4.3.2.   Quadrant IV functions in external and global space and progressive time. It is, like 3-2, a communal measurement but, functioning in external or actualized space, it lacks the epistemological imaginary propensities of the internal mode. It functions as a bell curve statistical average, basing its measurement value on a symmetry-inducing model of the statistical average of the already-actualized individual morphological forms and acts to constrain the nature of emerging forms by the pressures of its majority identity.  

Epistemological Cut


Figure 1 - The Cartesian Quadrant


As Kauffman said, “in sufficiently complex systems, selection cannot avoid the order exhibited by most members of the ensemble” (1993:16). This referential model functions as a kind of ‘attractor-glue’ (Paton and Matsuno 1998) to which the emerging nascent instantiations are attracted, and which they then take as their guide for development. The relation is 3-1 or Thirdness as Firstness. It is epistemologically real and ontologically imaginary, and produces an abstract model of the record of instantiated actualities.


5. There are two relations ‘outside’ of this quadrant.

5.1.      The full imagination can be understood as the universal rationality of pure mind, affirming that the universe, while not designed or in any way a priori does organize energy within evolving complex and logical networks. This relation is aspatial and atemporal. The relation is 3-3 or Thirdness as Thirdness and is, I maintain, a property of all informational and morphological realms, the physico-chemical, the biological and the socioconceptual.

5.2 The other relation is the Interface, a borderline relation, which functions as an initial condition (origin) at the point of intersection of the Y and X cuts of differentiation. It acts as an intervening random-phase pointer to promote the coupling of relations; if it does not accomplish these links its information and energy content will dissipate. Within Peircean terms, it can be understood as an act of ‘prescission’, which “is always accomplished by imagining ourselves in situations in which certain elements of fact cannot be ascertained" (CP 2:428). It is a highly charged anticipatory relation that focuses “attention to one element and neglect of the other” (CP 1.549). Its two different modes of codification are continuously entwined in their attempt to link relations; therefore, external actuality is always exploring the new informational potentialities within internal vagueness and vice versa, and symmetry is always exploring asymmetry and vice versa.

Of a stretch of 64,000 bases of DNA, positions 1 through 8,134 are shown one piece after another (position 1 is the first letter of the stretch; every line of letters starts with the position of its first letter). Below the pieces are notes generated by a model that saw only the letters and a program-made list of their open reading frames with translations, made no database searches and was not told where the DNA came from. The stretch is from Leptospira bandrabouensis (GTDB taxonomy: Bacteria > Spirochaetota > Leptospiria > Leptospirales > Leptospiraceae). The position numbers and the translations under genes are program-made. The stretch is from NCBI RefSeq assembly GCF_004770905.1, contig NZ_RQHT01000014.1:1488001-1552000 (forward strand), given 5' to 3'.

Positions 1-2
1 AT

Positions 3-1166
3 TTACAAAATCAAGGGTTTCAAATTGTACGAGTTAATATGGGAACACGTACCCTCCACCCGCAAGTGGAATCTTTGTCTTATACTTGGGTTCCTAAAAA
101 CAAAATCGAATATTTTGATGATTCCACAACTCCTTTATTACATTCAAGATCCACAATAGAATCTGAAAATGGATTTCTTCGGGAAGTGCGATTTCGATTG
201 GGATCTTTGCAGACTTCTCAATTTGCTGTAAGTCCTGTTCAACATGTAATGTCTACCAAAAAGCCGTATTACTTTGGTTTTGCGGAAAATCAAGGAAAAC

The relation is 2-1 or Secondness as Firstness, operating in local space – both isolate and closed - and both present and perfect time. There are six interface typologies characterized by the dyadic bond of the interface relation with another relation. We will not go into any depth at this time in examining these typologies and will only point out the crucial importance of this relation. The Interface can function alone (see 5.2.1) or will be linked with any of the other five relations. The Interface, acting as this coupling function is a ‘pointer function’, and enables a complex superposition of these six relations.

5.2.1    The chaotic or strange attractor is the relation of 2-1 alone. It operates without links in which case the measurement acts as an initial condition of differentiation in a state of high excitation. It is highly volatile and expansive (its internal spatial and present temporal nature) and ‘confrontational’ (its disconnected external spatial and perfect temporal nature). If it does not find/attract symmetry inducing measurements its informational content will dissipate. It can be understood as a relation of anticipatory exploratory freedom and is more frequent in complex systems.


6.    Morphological Formation


We now examine the semiosic process of morphological formation. The morphological architecture of a wff/sign is triadic in the shape of a non-linear windmill - not a linear triangle as often envisaged.


It is made up of three relations, whose integration enables morphological realities to exist and interact [Figure 2]. The three relations can be defined as Input Relation, Mediation Relation, and Output Relation. Peircean terminology is Object-Relation, Representamen-Relation and Interpretant-Relation. The Input relation can also be understood as a signal, as data, as a minor premiss. The Mediation relation can be understood as knowledge, memory, universal or major premiss. The Output can be understood as information, conclusion, interpretation.